Photographers' Blog

Amid fires the air is thick with prayers

Russia's Prime Minister Vladimir Putin, wearing headphones, sits in the cockpit of a firefighting plane in Ryazan region August 10, 2010.   REUTERS/Ria Novosti/Pool/Alexei Nikolsky

The Russian Prime Minister Vladimir Putin occupied the nation’s TV screens while reports of his bravado in fighting forest wildfires littered the media. The rest of the country were dead on their feet, choking with smoke as they fought the disaster.

Residents attempt to extinguish a fire near the village of Polyaki-Maydan in Ryazan region, some 380 km (236 miles) southeast of Moscow, August 9, 2010.  REUTERS/Denis Sinyakov

Unable to depend upon Putin, government authority or new luxury equipment for assistance, locals grew weary as they defended their houses using an arsenal of tractors, farm equipment and shovels.

A man drinks water as he tries to extinguish a forest fire near the village of Polyaki-Maydan in Ryazan region, some 380 km (236 miles) southeast of Moscow, August 9, 2010.   REUTERS/Denis Sinyakov

Some relied on their prayers.

A priest blessed firefighters in the village of Berestyanka before they continued on. Local residents conducted religious services asking God for rain to prevent new wildfires like the one that partially destroyed the village of Kriusha on August 5.

Local residents walk amidst heavy smog in the village of Kriusha, affected by wildfires, some 250 km (155 miles) southeast of the capital in the Ryazan region, August 7, 2010.  REUTERS/Denis Sinyakov

About one hundred people, mostly elderly women, knelt asking God to forgive their sins. They then followed an Orthodox priest during a procession through the village.

A priest and women take part in a religious procession, asking God for rains to prevent new wildfire outbursts, in the village of Kriusha, shrouded in heavy smog, some 250 km (155 miles) southeast of the capital in Ryazan region, August 7, 2010.  REUTERS/Denis Sinyakov

As they walked, the procession appeared to dissolve into heavy white smog, which had shrouded the settlement. Only their prayers were heard. These words drifted out from behind the screen of smoke “You, God Almighty, ask for our houses, people living there and property inside: bless, sanctify with a holy cross, save us from fire.”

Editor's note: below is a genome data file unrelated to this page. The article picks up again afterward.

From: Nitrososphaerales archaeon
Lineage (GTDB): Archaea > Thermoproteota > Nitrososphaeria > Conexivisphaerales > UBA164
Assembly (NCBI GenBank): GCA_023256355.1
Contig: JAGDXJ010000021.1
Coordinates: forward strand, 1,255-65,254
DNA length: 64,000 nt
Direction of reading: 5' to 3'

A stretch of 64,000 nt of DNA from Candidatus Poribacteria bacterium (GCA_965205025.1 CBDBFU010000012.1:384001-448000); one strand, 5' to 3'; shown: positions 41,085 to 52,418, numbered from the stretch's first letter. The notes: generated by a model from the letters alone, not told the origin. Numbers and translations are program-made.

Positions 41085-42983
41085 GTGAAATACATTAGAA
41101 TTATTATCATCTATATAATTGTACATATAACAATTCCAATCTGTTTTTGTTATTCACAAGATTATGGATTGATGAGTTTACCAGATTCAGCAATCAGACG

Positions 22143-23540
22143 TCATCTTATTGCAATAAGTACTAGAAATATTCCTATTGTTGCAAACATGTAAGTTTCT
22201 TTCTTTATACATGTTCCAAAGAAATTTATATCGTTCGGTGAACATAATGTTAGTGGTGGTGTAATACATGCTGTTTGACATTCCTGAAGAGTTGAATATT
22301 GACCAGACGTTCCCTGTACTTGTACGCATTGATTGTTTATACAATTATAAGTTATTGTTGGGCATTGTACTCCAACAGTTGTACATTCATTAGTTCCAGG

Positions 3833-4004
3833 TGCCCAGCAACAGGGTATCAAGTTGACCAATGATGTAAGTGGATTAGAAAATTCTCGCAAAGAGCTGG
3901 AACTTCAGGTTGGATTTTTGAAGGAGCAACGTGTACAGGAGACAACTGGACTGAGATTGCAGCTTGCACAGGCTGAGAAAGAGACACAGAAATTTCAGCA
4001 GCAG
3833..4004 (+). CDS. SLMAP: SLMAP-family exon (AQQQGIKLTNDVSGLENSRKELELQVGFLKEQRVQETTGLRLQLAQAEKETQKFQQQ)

Behind the scenes: Winter Olympics

The 2010 Olympics in Vancouver presented some rarely seen challenges for Reuters photographers on assignment at the winter games.

Rain! Rain! And more rain!

Photographer Mark Blinch waits to shoot Olympic action. REUTERS/Andre Forget/QMI agency

Cypress Mountain, the home of snowboarding and freestyle skiing was quite possibly the worst Olympic venue of all time. Photographers were confronted with rain, fog and constantly shifting photo positions. As the snow melted positions became useless and had to be changed. Communications failed in the wet and the organizers moved snow from the finish area to other parts of the course to keep the events moving. Despite the trying conditions some wonderful pictures were made. Highlights included Alexandre Bilodeau, winning Canada’s first ever gold medal on home soil and the dazzling Shaun White in the halfpipe.

Let it snow, let it snow, let it snow…?

Snow. Looks good on those Christmas cards, doesn’t it? Fun for small children. Even nice for penguins in the zoo. But photographers covering soccer? Brrrrrrrrrr. Not really.

Let’s get one thing straight. We Brits go on about the weather like a stuck record, but when it comes to it, we can’t cope with it. That’s why we live in Britain.

We whinge when the mercury drops to -3 (26 degrees Fahrenheit). A colleague of mine in Canada will point out that’s not cold. Cold, proper cold, can’t feel your fingers, just walked into a fridge cold, is -25 (-13 degrees Fahrenheit).

St Patrick’s Hill

London-based Swiss photographer Stefan Wermuth recalls his battle against the Irish rain….and a hill:


Before I left London to cover the three-day cycle race TOUR OF IRELAND I got some last minute advice from colleagues in the office – “It’s wet there!” they told me, “take wet weather gear.”  I thought it can’t be wetter than London can it?  -  but I was very wrong.

 After checking in to my hotel near Dublin I met up with some local photographers for dinner where I first heard the name of St. Patrick’s Hill in Cork. Stories were told of its 23% gradient, cyclists giving up with spinning tyres, and it being an unbelievably steep climb in the middle of Cork.

Covering a dust storm: Top 10 tips

Last Wednesday Sydney experienced a dust storm, the likes of which have not been seen since before World War II.

Weird weather doesn’t always give much of a warning so to get the pictures you want you have to be prepared. Follow these 10 easy tips and you can’t go wrong.


Crashed ice: A woman’s sport